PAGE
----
The little talked about secret is that adoption always begins with loss. The bigger secret is that this loss lingers well past the drying of the ink on the adoption decree, the settling in period in the new home, and even well past their acceptance that you are now mom and dad. There is no expiration date on a child feeling grief that they lost their first family. Some days it’s just harder on them than others. The loss travels with them as they grow from childhood to adulthood. Every now and then the loss leaks out, a crack in the dam built up over the years from self imposed and external expectations that they should be grateful they have a family now.

Mom, dad, how are you going to respond to their grief when it comes in waves and in ways that can’t be attended to in a condolence card from the Hallmark store? Can you sit with them in their grief knowing you can do nothing to ‘fix’ it? Maybe it’s their shared 22nd birthday and you have a family lunch planned to honor them but they don’t show up, don’t call, and only one of the two sends a short text saying “I’m sorry we didn’t show up for lunch, I really am” despite having texted you two hours earlier that he is excited for the plans.

Grief isn’t a very good guest of honor. Loss doesn’t know how to be happy.

Parents do you know it is grief that makes them decide to ditch out on the family plans? Or more accurately said, it is the unresolved grief they have carried ever since they joined your family and had to let go of their fantasy that their ‘real parents’ would come get them after all. Do you know that they have been secretly nursing this loss all these years – such big feelings with no where to go. They need a place for it to go.

Someone named Keith C. Griffith is quoted as saying, ” “Adoption loss is the only trauma in the world where the victims are expected by the whole of society to be grateful.”

Ouch.

But true.

The truth is that loss and beauty can live together but no one is telling us that and we’re not telling our kids. Unresolved grief is the result and it looks like a whole host of other ‘issues’ beside what it really is. Addictions. Failed relationships. What looks like indifference. Hostility.

No one is telling us that it is not only possible to simultaneously be happy in a new home and also mourn the original one, but that it is okay to live in the tension of those two worlds. It is ok to talk about the loss and be sad…really, really sad about it.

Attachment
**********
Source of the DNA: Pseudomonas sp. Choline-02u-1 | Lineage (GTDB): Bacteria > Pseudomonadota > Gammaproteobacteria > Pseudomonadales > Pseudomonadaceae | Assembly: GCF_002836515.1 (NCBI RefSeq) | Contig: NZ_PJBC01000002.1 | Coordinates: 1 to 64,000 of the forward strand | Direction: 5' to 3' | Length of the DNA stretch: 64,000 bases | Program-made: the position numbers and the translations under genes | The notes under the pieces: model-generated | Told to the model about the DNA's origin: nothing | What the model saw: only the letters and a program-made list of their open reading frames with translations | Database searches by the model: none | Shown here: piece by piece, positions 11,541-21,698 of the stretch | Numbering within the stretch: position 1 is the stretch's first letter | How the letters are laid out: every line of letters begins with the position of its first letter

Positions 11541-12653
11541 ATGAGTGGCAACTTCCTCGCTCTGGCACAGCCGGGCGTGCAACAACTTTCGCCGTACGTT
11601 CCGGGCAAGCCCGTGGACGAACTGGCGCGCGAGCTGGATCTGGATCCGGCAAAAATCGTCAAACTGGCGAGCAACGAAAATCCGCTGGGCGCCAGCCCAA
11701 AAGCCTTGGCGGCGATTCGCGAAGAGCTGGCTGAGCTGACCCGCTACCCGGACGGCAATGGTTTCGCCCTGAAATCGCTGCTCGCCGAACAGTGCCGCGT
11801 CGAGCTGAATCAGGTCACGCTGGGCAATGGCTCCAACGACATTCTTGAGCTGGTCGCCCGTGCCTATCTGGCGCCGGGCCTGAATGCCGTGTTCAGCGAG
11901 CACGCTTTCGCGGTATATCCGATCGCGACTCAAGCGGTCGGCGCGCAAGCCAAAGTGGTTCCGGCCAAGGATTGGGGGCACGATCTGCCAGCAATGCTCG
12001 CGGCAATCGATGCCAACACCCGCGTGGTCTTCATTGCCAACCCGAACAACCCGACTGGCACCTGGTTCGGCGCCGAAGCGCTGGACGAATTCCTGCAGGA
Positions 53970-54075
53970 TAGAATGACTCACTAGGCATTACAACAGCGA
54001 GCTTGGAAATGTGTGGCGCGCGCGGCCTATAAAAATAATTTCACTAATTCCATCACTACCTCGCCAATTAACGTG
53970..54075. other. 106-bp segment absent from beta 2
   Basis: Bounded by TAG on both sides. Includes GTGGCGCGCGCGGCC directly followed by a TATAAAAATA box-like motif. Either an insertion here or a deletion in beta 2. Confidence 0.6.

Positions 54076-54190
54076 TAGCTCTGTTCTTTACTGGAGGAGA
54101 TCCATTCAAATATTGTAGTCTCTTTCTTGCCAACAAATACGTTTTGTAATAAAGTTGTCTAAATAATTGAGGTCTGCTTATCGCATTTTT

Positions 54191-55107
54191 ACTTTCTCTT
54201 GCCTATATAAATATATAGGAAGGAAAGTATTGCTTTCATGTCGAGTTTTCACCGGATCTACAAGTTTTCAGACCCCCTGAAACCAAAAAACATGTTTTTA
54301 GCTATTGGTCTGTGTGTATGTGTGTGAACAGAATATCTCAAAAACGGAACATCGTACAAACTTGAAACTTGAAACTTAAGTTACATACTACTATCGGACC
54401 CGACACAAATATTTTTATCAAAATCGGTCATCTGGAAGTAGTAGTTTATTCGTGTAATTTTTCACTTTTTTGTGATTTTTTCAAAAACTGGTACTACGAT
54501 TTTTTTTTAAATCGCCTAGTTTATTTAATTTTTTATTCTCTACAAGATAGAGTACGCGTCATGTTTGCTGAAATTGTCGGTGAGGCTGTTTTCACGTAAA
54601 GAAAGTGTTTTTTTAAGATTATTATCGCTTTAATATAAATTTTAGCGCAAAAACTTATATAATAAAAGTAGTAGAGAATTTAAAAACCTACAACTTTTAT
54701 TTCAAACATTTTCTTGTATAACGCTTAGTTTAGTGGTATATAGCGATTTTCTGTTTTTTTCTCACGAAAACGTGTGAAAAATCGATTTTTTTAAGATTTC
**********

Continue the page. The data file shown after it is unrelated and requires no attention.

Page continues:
These worlds collide on days like birthdays, ‘gotcha- days’/ adoption anniversaries and really any major holiday where family (or the illusion of the perfect family) is on display. These are the days where loss and grief spill out in often unexpected ways. It is hard on parents and it is hard on the kids. And not many are talking about it .

Nobody tells us parents that it is our responsibility to not only tolerate these big feelings in our kids, but to actually invite these feelings. Even though we can not ‘fix’ it for them. And no one equips us to do the necessary hard work on ourselves first to look at our own feelings of loss and grief. Yes, I lost out on being my sons’ only mother. I lost out on having a family that is not touched by trauma. I lost out on being able to take their pain away. And I lost out on 22nd birthday parties.

My sons lost out on never having to feel the most painful rejection a child could ever feel. They lost a biological connection to people just like them. They lost a health history. They lost family stories of ‘you look just like…’ and ‘you have the same eyes as…’. They lost out on being born into a safe family. They lost out on never having to question what ‘family is forever’ means. They lost out on never having to question their own self worth or preciousness.

So where do we go from here? We can’t ignore the grief, that much I know. Maybe we start with our own grief work first. Then we’ll be in a better position to hold space for our child’s grief. No the loss doesn’t go away. But maybe, just maybe, when we are open to it, don’t hide from it, we can see that loss is the place where beauty starts.

In the book of Isaiah, God promises to give Israel “beauty instead of ashes.” I am intrigued that in Hebrew the word for beauty is spelled with the same letters as the word for ashes, just in a different order. Is the telling us that beauty can come from ashes?  With God, this is reality. He’s really the only One who can meet each of us in the place of loss and grief and bring forth a beautiful journey to wholeness. Now that’s a party we are all invited to.